Keynote Speaker: Connect the Dots to Spot TrendsORLANDO, FL -- A former Target trend, design and product development vice president offered advice on how to spot trends and make the most of them during her keynote presentation at the catalog conference here yesterday.
Robyn Waters, founder/president of RW Trend LLC, Minneapolis, and the author of "The Trendmaster's Guide From A to Z," urged attendees to keep the big picture in mind when looking for trends.
She used household paint as an example. For years, paint manufacturers spent significant amounts of money and effort on improving paint formulas. Then, Dutch Boy looked at the bigger picture of how customers experience painting. As a result, it introduced a new plastic container with a pour spout to make the experience easier. It generated significant sales increases.
Spotting trends is often a matter of connecting the dots of what's happening around you and figuring out how it applies to your company or product, Waters said.
"Trends are emerging patterns that, in hindsight, make all the sense in the world," she said.
After noticing the trend for an increasing array of products and services for pets, nail polish company OPI introduced OPI Pawlish. The line, billed as color for those with tails, has received a lot of press attention, according to Waters.
Another example is Korean electronics manufacturer LG, which introduced a cell phone with a built-in compass that automatically points to Mecca when it is time for Muslims to pray. This unique adaptation of technology has been very successful with a specific demographic group, according to Waters.
While corporations tend to emphasize data and analysis these days, it's important not to forget about how powerful instinct and intuition can be, Waters said.
"I urge you to not forget about the right side of the brain," she said, adding that Post-It Notes and Starbucks would never have made it to market without the use of intuition.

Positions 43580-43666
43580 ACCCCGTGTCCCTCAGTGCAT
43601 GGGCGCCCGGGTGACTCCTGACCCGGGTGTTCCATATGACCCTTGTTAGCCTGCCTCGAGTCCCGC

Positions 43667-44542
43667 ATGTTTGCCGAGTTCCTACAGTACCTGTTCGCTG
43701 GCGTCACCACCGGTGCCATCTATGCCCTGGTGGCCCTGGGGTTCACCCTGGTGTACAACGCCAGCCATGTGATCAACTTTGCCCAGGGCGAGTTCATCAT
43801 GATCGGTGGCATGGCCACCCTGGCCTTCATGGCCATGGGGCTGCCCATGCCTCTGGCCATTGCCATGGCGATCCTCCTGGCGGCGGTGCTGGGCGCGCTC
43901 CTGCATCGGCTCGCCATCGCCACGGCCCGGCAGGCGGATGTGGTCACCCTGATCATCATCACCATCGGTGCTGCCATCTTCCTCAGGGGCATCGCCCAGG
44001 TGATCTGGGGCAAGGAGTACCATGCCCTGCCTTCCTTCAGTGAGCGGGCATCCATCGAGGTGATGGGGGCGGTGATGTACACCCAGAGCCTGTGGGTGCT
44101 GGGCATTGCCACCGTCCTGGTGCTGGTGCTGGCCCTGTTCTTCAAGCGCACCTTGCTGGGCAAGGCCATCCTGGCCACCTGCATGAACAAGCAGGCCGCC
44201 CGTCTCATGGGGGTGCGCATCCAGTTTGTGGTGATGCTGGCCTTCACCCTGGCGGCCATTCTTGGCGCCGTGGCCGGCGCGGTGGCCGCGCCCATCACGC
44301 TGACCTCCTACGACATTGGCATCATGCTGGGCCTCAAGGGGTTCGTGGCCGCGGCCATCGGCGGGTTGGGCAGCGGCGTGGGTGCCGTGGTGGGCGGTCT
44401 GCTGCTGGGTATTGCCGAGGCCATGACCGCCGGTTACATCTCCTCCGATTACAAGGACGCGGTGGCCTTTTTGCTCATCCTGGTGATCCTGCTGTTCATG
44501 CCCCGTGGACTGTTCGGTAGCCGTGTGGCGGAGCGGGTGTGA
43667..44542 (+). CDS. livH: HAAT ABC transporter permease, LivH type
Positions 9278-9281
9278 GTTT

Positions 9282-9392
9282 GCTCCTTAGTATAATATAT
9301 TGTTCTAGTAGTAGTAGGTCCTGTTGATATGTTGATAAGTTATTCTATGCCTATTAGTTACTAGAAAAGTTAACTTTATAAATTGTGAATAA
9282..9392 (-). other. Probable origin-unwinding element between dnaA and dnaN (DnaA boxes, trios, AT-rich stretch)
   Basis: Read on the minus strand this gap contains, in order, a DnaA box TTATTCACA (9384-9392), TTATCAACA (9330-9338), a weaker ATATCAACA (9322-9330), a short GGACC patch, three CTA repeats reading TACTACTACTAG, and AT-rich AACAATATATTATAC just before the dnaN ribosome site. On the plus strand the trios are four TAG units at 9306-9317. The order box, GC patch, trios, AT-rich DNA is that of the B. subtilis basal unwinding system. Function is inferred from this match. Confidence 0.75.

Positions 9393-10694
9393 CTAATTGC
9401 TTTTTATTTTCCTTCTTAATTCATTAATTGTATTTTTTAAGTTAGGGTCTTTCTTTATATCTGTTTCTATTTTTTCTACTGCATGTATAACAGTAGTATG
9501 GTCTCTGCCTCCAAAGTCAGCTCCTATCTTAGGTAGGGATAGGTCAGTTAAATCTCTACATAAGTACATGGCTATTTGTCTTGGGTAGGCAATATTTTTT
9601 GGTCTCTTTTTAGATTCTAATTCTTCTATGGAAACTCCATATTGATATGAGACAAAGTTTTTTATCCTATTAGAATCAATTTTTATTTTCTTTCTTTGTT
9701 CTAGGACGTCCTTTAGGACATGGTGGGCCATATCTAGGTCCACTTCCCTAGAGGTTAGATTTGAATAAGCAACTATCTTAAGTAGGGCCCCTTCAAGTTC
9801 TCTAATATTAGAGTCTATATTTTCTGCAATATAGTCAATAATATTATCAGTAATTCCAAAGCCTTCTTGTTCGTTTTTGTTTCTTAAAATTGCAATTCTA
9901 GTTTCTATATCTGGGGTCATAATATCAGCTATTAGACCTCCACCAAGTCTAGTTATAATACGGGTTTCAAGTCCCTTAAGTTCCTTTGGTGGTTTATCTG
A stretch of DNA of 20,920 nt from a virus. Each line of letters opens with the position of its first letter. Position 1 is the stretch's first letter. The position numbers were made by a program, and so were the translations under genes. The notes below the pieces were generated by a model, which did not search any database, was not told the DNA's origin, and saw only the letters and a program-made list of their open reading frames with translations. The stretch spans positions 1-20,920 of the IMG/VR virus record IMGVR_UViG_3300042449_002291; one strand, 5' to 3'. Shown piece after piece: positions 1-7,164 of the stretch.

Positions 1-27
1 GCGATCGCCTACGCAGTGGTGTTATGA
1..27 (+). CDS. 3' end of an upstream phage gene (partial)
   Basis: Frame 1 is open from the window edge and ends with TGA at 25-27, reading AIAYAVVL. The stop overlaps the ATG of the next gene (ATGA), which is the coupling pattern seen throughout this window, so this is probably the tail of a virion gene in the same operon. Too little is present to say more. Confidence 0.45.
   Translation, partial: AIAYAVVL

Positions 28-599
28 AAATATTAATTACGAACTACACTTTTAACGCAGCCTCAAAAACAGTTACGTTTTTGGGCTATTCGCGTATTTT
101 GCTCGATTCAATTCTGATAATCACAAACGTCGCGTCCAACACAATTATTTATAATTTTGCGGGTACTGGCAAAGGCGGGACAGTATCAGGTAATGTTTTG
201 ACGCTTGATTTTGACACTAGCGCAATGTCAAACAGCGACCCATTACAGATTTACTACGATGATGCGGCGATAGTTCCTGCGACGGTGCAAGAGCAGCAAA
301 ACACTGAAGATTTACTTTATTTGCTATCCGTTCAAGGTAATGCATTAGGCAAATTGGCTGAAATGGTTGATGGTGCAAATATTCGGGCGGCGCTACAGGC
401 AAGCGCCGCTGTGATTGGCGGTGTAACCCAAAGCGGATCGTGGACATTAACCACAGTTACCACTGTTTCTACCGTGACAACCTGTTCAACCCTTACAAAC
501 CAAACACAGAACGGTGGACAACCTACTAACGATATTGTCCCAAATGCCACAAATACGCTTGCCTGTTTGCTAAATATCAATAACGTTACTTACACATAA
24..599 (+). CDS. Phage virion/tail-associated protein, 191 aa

Trends used to be easier to catch when everybody wanted the same thing, Waters said. Instead, consumers are now more interested in uniqueness. This is a trend that savvy marketers can take advantage of.
My Jones Soda, for example, is a small soda maker that allows consumers to order a case of soda featuring a label created from a photograph uploaded to My Jones Soda's Web site. M&M's offers customizable candy at shop.mms.com.
When looking for the next big trend, remember to keep things light, Waters said.
"Trend tracking is not a matter of life and death," she said.
Trying too hard and taking the work too seriously often gets in the way of coming up with good ideas, she added.
Waters also urged marketers not to be afraid of embracing opposites. Often when a trend emerges, there will be another just-as-valid trend taking place at the other end of the spectrum, she said. For example, when the video game Xbox was quickly ringing up sales, board games were also very popular.
Chantal Todé covers catalog and retail news and BTB marketing for DM News and DM News.com. To keep up with the latest developments in these areas, subscribe to our daily and weekly e-mail newsletters by visiting www.dmnews.com/newsletters